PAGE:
Less than two minutes into the second half of Friday’s game, with the Crimson trailing 36-35, Seth Towns eyed Yale’s Blake Reynolds holding the ball near the top of the key. As Reynolds passed to Sam Downey, the player Towns was guarding, the Harvard freshman extended his arm, stole the ball, and took off. The breakaway and two-handed dunk put the Crimson ahead 37-36. They would not trail their opponents again all weekend.  

The first-year’s game has evolved this year. Amaker has said that Towns—who scored more than 2,000 points in high school—and fellow freshman Bryce Aiken are “wired to score.” Earlier in the season, though, Towns was forcing his shots, and Amaker pushed him to do more rebounding and make contributions in other areas. The extra work Towns has put in on his shooting and conditioning showed: this weekend he had 18 points and eight rebounds against Yale, and 16 points and eight rebounds against Brown; he also made four steals and blocked one shot.

 

Amaker tells his players, “No paint, no fouls.” In other words, the team should do everything it can to prevent opposing teams from getting the ball in the lane, but then not foul them if they do. During the last 10 minutes of the first half on Friday, when Yale went on an 18-9 run to take a 34-31 halftime lead, the Crimson struggled on both counts. The troubles began when Yale’s Trey Phills, coming off a pick-and-roll, penetrated, scored, and drew a foul on Edosomwan. Several minutes later, Yale’s Sam Downey beat Edosomwan on a cut near the basket, made a layup, and also drew a foul. Amaker substituted forward Chris Lewis ’20, who then picked up his second foul when Downey again caught the ball near the basket.

The Crimson’s difficulties in stopping dribble penetration and defending without fouling are concerning partly because they aren’t easy to fix. Harvard’s best guards, Aiken and Chambers, are extremely fast but small, which means they can be overpowered; two other guards, Corey Johnson ’19 and Corbin Miller ’15 (’17), are relatively slow, which makes it hard for them to keep opponents in front. And because the NCAA has in recent years encouraged referees to call hand-checking fouls more stringently, it is extremely hard to contain opposing guards off the dribble.

This leaves Harvard with two options. One is to make greater use of its match-up zone, designed to force an outside shot—but Amaker has made clear that he prefers an aggressive man-to-man defense. The second option would have Harvard players carry out what Fraschilla described as a “chain reaction” of switches on defense when one of their teammates is in danger of getting beaten. This stout, cooperative defense will be especially important against a savvy, veteran team like the undefeated, league-leading Princeton, whom the Crimson face next Friday. So, as the team enters the final weekend of conference play, Amaker and his players are focusing on continuing to improve. As Chambers said, “Now is not a time to let your foot off the gas.”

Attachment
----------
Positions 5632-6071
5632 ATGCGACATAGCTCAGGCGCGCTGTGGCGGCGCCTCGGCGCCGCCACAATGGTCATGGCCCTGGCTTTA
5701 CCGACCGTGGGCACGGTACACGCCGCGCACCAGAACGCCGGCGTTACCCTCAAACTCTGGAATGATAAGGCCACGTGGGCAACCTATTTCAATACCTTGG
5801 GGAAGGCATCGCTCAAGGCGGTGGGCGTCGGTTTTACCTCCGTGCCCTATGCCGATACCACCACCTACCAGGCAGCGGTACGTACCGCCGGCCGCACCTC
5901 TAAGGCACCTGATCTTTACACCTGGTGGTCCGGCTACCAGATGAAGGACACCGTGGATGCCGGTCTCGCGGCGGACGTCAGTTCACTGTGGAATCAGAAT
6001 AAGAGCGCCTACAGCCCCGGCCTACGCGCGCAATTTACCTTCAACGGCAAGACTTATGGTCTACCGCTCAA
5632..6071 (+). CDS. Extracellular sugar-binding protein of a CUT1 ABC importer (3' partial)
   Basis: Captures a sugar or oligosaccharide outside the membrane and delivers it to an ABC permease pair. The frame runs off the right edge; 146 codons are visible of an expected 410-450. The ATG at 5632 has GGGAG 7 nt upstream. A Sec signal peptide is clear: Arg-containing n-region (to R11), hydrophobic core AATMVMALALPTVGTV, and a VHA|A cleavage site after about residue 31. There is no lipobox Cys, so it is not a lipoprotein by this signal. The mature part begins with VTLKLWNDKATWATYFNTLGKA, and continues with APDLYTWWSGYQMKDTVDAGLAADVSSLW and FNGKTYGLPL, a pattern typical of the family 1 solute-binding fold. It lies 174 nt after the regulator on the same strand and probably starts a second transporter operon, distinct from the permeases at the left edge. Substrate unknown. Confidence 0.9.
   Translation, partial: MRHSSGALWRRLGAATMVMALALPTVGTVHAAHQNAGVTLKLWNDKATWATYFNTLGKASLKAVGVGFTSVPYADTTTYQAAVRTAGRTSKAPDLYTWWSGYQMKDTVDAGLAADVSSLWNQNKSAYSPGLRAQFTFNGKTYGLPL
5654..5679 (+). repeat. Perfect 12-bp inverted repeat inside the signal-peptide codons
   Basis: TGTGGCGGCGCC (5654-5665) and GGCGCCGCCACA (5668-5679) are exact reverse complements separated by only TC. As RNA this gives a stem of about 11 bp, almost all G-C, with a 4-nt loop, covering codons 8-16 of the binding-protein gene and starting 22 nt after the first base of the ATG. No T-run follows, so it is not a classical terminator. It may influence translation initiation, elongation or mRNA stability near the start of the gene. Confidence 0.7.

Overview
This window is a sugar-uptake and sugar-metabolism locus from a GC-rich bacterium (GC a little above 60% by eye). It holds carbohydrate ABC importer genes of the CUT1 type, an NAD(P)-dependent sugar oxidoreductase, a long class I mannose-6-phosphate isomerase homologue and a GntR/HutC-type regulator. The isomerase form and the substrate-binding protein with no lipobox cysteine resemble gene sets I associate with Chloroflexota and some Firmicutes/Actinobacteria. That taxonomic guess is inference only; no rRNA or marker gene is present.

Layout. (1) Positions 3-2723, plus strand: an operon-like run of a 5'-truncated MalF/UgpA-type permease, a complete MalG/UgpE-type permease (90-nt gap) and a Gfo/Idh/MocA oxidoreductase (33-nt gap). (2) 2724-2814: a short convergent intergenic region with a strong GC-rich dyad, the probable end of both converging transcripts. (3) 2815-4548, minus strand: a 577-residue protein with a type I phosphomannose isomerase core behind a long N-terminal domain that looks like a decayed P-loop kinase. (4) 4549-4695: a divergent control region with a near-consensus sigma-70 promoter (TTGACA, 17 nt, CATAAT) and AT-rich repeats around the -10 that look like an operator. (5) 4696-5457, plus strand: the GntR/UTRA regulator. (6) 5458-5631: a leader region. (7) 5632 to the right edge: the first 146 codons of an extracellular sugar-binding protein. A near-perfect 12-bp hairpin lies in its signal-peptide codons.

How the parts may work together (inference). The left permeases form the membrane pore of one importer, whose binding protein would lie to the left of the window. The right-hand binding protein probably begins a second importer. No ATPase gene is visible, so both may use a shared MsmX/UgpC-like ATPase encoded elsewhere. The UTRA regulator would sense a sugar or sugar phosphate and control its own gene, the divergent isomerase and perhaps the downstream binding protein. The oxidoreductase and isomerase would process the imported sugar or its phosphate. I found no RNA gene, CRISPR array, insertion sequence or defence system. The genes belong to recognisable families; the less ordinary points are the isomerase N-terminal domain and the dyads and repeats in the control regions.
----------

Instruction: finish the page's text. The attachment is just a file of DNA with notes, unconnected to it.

Tidbits: On Saturday, the team honored its seniors—Fraschilla, Miller, Edosomwan, and Chambers—in a pre-game ceremony. Each player took the court with his family, and the public address announcer listed his career accomplishments. All four started, and Miller, Edosomwan, and Fraschilla hit the team’s first four field goals. Chambers went on to score a season-high 19 points.

Earlier in the week, as part of its “Faculty, Food, and Fellowship” series, the men’s team had dinner with and listened to a talk by Harvard Business School faculty member Steven Rogers. The presentation focused in part on his course “Black Business Leaders and Entrepreneurship.” A former football player at Williams College and part-owner of the Chicago Sky of the Women’s National Basketball Association, Rogers discussed how the players’ work in the classroom should complement their athletic performance. He recalled telling the players, “Just because you’re smart doesn’t mean that you can’t be a ruthless competitor; and just because you’re a ruthless competitor athletically doesn’t mean you can’t be smart.”

The Harvard women’s basketball team, after falling to Yale 57-52 on Friday, clinched a spot in the Ivy League basketball tournament with a 66-63 win at Brown on Saturday. Freshman Katie Benzan led the way with 24 points and six assists against the Bears. The Crimson (20-5 overall, 8-4 Ivy) will conclude the regular season with home games Friday and Saturday against the two teams ahead of them in the conference standings, Princeton and league-leading Penn.